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Arab American Book Awards Showcase Increasing “Variety and Diversity”

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M. Lynx Qualey

Staff Writer

M. Lynx Qualey is the founder of, a website that brings together translators, authors, publishers, critics, academics, and readers around discussions of Arabic literature in translation. She works as a book critic, reader, editor, and ghostwriter. You can follow her at @arablit.

At the end of August, the winners of the 2020 Arab American Book Awards were announced. The prize, sponsored by the Arab American National Museum (AANM), is now in its 14th year.

For the first time in the prize’s history, a graphic memoir was among the winners.

Filipino Egyptian American artist, journalist, and writer Malaka Gharib won the Children’s/YA category. She took the prize for I Was Their American Dream. 

Gharib’s graphic memoir is a coming-of-age that explores identity and culture in a household that’s Filipino, Egyptian, and American. She said, over email, that the award was particularly meaningful because “One of my deepest insecurities in life has been whether I was Arab enough.”

One of the things AANM director Diana Abouali highlighted about this year’s entries was their increasing formal and cultural diversity. “The submissions this year reflected the increasingly rich variety and diversity of Arab American experiences,” Abouali said in a news release.

One of this year’s nonfiction prizes also went to an author navigating multiple identities: debut author Massoud Hayoun. In his 2019 book When We Were Arabs: A Jewish Family’s Forgotten History, Hayoun gives an account of his grandparents’ lives in Egypt, Tunisia, Palestine, and Los Angeles. It is a work that weaves together personal narrative, history, and journalism in excavating his family’s Jewish and Arab identities.

In the first chapter of his book, Hayoun writes: “My intention is to reclaim the Jewish Arab identity for me and to recuperate it as a stolen asset of the Arab world.”*

Hayoun said, over email, that he was thrilled by the prize. “This is the only award that could possibly matter to me, as anyone who has read When We Were Arabs is well aware.”

Laila Lalami, Two Time Fiction Winner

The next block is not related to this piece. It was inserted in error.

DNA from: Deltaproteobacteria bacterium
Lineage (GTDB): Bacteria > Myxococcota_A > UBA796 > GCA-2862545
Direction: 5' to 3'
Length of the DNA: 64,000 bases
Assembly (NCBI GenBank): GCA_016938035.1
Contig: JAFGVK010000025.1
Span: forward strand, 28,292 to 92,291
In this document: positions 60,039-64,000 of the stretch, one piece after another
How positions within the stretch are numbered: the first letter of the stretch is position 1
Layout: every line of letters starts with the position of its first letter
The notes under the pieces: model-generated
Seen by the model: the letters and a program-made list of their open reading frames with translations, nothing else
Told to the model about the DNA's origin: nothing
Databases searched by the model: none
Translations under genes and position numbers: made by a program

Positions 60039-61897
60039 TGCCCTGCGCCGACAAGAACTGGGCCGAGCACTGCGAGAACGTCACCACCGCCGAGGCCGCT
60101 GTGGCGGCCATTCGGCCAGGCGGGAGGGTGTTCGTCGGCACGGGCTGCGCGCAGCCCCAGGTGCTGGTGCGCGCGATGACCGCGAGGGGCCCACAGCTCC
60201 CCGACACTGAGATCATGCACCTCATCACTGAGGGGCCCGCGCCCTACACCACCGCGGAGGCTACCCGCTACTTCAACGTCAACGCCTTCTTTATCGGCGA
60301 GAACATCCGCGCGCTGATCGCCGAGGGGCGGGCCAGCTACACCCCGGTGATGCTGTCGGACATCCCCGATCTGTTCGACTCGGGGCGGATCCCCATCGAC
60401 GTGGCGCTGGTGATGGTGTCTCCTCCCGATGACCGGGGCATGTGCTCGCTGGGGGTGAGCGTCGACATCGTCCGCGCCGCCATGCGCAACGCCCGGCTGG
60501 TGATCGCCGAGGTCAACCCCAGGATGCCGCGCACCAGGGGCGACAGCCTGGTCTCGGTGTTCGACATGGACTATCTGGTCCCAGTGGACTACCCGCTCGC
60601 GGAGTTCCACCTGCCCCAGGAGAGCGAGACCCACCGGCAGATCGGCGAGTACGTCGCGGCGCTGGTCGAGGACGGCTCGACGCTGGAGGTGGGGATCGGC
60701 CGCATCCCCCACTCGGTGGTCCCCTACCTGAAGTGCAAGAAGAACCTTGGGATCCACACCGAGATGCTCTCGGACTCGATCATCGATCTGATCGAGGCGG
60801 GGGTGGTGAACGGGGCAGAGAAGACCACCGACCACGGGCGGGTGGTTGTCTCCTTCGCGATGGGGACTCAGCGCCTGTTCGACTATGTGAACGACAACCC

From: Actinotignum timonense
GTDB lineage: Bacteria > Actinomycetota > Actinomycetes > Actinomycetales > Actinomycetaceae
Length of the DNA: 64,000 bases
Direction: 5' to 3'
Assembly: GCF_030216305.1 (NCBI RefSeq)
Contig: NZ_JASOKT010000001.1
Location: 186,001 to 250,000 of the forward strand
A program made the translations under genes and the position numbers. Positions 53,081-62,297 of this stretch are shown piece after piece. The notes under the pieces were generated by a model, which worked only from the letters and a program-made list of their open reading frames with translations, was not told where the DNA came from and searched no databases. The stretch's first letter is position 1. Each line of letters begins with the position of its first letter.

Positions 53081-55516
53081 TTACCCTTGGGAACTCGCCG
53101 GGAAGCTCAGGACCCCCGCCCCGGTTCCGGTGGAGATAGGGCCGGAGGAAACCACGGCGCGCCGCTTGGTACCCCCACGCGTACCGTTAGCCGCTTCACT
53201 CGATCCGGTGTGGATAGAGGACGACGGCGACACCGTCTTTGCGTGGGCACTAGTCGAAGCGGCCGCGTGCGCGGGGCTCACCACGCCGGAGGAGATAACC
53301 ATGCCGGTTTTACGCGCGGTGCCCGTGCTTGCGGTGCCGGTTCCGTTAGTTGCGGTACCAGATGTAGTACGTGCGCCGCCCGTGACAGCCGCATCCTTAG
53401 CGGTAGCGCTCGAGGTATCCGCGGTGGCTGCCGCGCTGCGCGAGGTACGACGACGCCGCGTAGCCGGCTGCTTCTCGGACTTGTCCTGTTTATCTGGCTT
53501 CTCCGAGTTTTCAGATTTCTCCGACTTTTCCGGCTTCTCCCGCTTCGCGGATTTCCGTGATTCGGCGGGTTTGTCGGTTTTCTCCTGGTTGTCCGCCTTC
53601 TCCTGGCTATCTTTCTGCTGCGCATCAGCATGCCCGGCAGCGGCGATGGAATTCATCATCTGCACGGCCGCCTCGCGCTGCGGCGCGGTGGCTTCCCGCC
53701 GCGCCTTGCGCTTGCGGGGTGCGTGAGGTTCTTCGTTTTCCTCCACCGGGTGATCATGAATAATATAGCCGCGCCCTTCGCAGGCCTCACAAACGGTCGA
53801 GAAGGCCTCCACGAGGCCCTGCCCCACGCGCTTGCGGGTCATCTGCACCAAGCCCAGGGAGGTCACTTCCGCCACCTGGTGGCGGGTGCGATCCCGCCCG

One thing that wasn’t different with this year’s Arab American Book Award was the appearance of Moroccan American author Laila Lalami. She was also co-winner of the 2015 fiction prize. That year, she took the prize for her The Moor’s Account, a prize she shared with An Unnecessary Woman, by Lebanese novelist Rabih Alameddine.

This year, Lalami took the prize for her acclaimed novel The Other Americans. That book is part family saga, part murder mystery, and part love story.

Alameddine is the only other novelist to have won the AABA twice in the adult category. He also won in 2017 for his most recent novel, the glorious The Angel of History.

Another two-time AABA winner is acclaimed author Naomi Shihab-Nye. She took the Children’s/YA prize in 2009 for her Honeybee: Poems & Short Prize. She followed with a win in 2015 for The Turtle of Oman.

In the poetry category, Phil Metres has won the AABA twice: in 2012 (Abu Ghraib Arias) and in 2014 (A Concordance of Leaves). He was also a runner-up in 2016 (for his Sand Opera), and he co-won the nonfiction prize last year for his The Sound of Listening.

A Prize for Academic Work, Too

In addition to Hayoun’s When We Were Arabs: A Jewish Family’s Forgotten Historythis year’s prize also rewarded two more nonfiction works. In contrast to Hayoun’s, these two works were directed at more academic audiences.

Hayoun’s co-winner was Stacy D. Fahrenthold’s Between the Ottomans and the Entente: The First World War in the Syrian and Lebanese Diaspora, 1908–1925This book was published last year by Oxford University Press. According to prize organizers, it “examines the politics of Syrian and Lebanese migration around the period of the First World War.”

This year’s runner-up was Sherine Hafez’s Women of the Midan: The Untold Stories of Egypt’s Revolutionaries. Indiana University Press published the book last year, and it foregrounds firsthand accounts of women who participated in Egypt’s January 25 revolution.

A Growing Number of Prizes

For the first two years of the Arab American Book Awards, there was no poetry prize. It was first awarded to Suheir Hammad in 2009. This year, the top poetry prize went to Zaina Alsous’s A Theory of Birds.

According to prize organizers, the poems “draw on inherited memory, historical record, critical theory, alternative geographies, and sharp observation. In them, birds—particularly extinct species—become metaphor for the violences perpetrated on othered bodies under the colonial gaze.”

Alsous’s win also points to a growing breadth of Arab American book prizes, as the collection also won the Etel Adnan Poetry Prize in 2019. The Etel Adnan prize—named for the great Lebanese poet and painter—celebrates “a first or second book of poetry, in English, by a writer of Arab heritage.” It awarded its first prize in 2017.

For this year’s Arab American Book Awards, the collection Invasive species by Marwa Helal also received an honorable mention.

Online Awards Ceremony Set for November

The Arab American National Museum remains closed in response to the pandemic. However, the annual Book Awards ceremony will still go forward. Instead of an in-person event, they will shift to an online platform.

Organizers currently plan to hold the ceremony in November 2020.

*Editor’s Note: Massoud Hayoun’s quote was corrected from the press release.